Friday, October 12, 2012

Beer-opening experience

As part of my continuing series of local businesses connected to the cycling scene, I give you Pest-based manufacturer Tipton Eyeworks. You may ask, "What do eyeglass frames have to do with cycling?" I could give a range of answers to this (e.g. they help you see where you're going, they keep bugs out of your eyes), however the one that seems most relevant at this point in time is the hipster connection. Tipton specializes in retro eyeglass frames made of recycled materials -- it's hard to think of a fashion accessory better suited to the hip-to-the-jive, fixie ridin' urbanite.
Tipton doesn't have figures on its penetration of the hipster market, but according to this poster, the potential is huge.
I learned about Tipton this past summer while scanning the news one day on A day or two earlier, my prescription Ray-Bans had fallen apart, the victim of a series of manglings meted out by my two-year-old daughter, Sequoia. I'd superglued them together, but this was a stop-gap solution and I desperately needed a new pair. As if bidden by my subconscious (there was no google hocus pocus here -- I hadn't done an "eyeglass" search), a banner ad appeared on the caboodle homepage -- "Tipton Eyeworks: Handmade in Hungary." Clicking further, I learned that Tipton's frames were not only locally designed and manufactured, they were made of recycled vinyl records! Good Lord, I thought. Locally made, recycled materials, rock'n'roll looks -- they're pushing all my buttons!

But that was just for starters. I went down to their workshop -- a sprawling flat in a turn-of-the-century building at Belgrad rakpart 26 -- and a young Hungarian/Dutch guy Peter greeted me at the door. He invited me to peruse the frame selection, which was considerable -- not surprising as this is the place where they're made and shipped out from to scores of eyeglass shops around the world.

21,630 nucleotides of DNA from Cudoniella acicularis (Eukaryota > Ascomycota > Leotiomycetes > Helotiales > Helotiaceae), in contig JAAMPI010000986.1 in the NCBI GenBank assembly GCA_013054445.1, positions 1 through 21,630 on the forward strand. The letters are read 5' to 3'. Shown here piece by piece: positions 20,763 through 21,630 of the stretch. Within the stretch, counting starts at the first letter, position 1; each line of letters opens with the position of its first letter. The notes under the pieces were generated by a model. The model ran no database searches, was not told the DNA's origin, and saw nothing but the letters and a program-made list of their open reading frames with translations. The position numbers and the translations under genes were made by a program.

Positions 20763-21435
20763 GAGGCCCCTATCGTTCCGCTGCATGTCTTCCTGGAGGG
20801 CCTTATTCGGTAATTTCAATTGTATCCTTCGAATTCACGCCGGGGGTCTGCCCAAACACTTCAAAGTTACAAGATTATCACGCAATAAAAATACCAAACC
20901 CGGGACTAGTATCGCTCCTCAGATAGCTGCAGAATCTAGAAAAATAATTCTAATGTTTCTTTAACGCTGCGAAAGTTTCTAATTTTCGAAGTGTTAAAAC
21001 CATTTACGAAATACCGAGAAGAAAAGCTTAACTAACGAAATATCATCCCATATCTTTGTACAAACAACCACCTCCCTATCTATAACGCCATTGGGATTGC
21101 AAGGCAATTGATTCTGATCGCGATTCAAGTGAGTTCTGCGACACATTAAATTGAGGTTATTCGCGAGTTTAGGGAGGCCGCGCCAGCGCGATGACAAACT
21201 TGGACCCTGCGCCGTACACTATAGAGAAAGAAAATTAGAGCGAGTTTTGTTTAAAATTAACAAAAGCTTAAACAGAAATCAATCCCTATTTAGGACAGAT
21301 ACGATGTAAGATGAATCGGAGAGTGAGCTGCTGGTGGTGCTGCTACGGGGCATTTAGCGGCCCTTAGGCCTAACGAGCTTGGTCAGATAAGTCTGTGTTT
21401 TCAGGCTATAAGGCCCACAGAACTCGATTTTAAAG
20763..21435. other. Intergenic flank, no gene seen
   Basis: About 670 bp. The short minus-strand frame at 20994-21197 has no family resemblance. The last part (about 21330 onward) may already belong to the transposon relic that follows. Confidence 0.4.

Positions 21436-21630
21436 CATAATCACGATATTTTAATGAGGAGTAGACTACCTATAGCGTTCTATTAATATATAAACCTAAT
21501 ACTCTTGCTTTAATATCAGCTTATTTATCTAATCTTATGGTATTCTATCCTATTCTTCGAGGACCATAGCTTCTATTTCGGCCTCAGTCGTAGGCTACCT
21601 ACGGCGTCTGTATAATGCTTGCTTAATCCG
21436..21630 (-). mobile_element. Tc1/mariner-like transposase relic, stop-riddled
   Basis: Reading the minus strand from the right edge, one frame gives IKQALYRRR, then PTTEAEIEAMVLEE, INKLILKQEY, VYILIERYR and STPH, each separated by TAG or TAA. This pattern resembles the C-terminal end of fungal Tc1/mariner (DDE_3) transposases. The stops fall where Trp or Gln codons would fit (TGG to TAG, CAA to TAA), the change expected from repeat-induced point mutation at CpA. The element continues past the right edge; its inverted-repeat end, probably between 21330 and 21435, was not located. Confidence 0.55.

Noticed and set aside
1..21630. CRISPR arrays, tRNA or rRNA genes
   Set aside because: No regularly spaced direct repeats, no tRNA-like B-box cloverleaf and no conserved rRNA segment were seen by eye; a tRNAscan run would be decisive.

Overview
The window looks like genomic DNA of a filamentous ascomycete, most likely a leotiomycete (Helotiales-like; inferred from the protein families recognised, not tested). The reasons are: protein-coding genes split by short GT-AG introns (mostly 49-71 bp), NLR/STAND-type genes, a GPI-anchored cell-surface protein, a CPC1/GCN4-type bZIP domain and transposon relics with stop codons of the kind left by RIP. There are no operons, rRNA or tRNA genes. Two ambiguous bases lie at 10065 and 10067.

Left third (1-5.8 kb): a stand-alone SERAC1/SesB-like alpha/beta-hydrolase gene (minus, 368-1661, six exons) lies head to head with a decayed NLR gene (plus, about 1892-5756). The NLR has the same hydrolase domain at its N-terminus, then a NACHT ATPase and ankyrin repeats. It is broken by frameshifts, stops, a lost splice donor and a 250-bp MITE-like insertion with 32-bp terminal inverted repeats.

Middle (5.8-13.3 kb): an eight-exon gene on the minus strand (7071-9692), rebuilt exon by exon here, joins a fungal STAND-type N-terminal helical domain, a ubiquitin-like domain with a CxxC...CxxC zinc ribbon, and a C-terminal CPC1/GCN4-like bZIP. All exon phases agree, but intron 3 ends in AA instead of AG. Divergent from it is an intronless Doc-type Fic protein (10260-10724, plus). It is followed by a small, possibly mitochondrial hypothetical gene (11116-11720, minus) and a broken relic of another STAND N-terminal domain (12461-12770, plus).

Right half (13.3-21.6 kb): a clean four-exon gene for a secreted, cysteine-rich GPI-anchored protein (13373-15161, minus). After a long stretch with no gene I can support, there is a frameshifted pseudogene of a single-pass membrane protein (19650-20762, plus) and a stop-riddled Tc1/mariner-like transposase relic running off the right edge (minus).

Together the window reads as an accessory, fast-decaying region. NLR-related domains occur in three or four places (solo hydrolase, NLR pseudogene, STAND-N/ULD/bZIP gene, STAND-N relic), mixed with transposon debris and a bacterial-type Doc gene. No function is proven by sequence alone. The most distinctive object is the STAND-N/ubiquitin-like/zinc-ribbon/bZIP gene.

I tried on several pair, all very cool looking, but most of them somehow TOO cool for my 47-year-old face. I may have harboured fantasies of looking like Buddy Holly, but when I put on a pair called "Holly", I decided these were more suited to a 18-year-old guitar slinger. After a bit, I settled on a model called "Bank ". The name makes them sound conservative, but they actually look much trendier than anything a real banker would wear (except, apparently, in France, where Tipton sells 45% of their product).

The Banks I tried on were made of three plies of plastic. The front was black grooved vinyl -- from a recycled record, as promised in the ad. The inner ply was a mosaic acetate of gold and brown and rust, and the middle ply, a nice cream colour -- like cookie filling. But these things weren't just attractive, they were substantial. In particular, the bridge was nearly a centimetre thick, which would make it more than twice as strong as my flimsy Ray-Bans. I thought -- knock on wood -- these things may well be a match for Sequoia.

So the Banks were definitely for me -- the only problem was that the bows (or "temples" as Peter called them) were a little short and didn't hook securely around my ears. No problem, said Peter. He scrounged through another drawer until he found a pair with longer bows. You'd have to understand the depth of my feelings about beer to appreciate this next bit: The frames that Peter presented had brushed steel bows which in profile looked like bottle openers. "Those look like bottle openers," I observed. "Actually, they ARE bottle openers," replied Peter. "You can really open a beer with them."

The hilarious thing is that Peter was almost apologetic about it. As if glasses that doubled as beer openers could somehow be -- I struggle to understand this -- undesirable. In fact, when he went to the computer to check the list price, this specific pair was half off. Apparently, glasses that double as beer openers are hard to sell. In France, anyway, but I say no more.

I scratched my chin as if mulling the the matter over in my head. And then I said in the most nonchalant tone I could muster that I would take them.

I've had these things since July -- about three months. They have been very effective in keeping bugs out of my eyes and helping me see while I'm biking. Sequoia has thrashed them several times, and they've retained their shape perfectly. And I've opened probably 40 beers with them. During our vacation in Turkey, they were lifesavers. Vacation apartments in Muslim countries tend not to have beer openers in their utensil drawers. Thank you Tipton Eyeworks!


Méva said...


polmarfi said...

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Great stuff!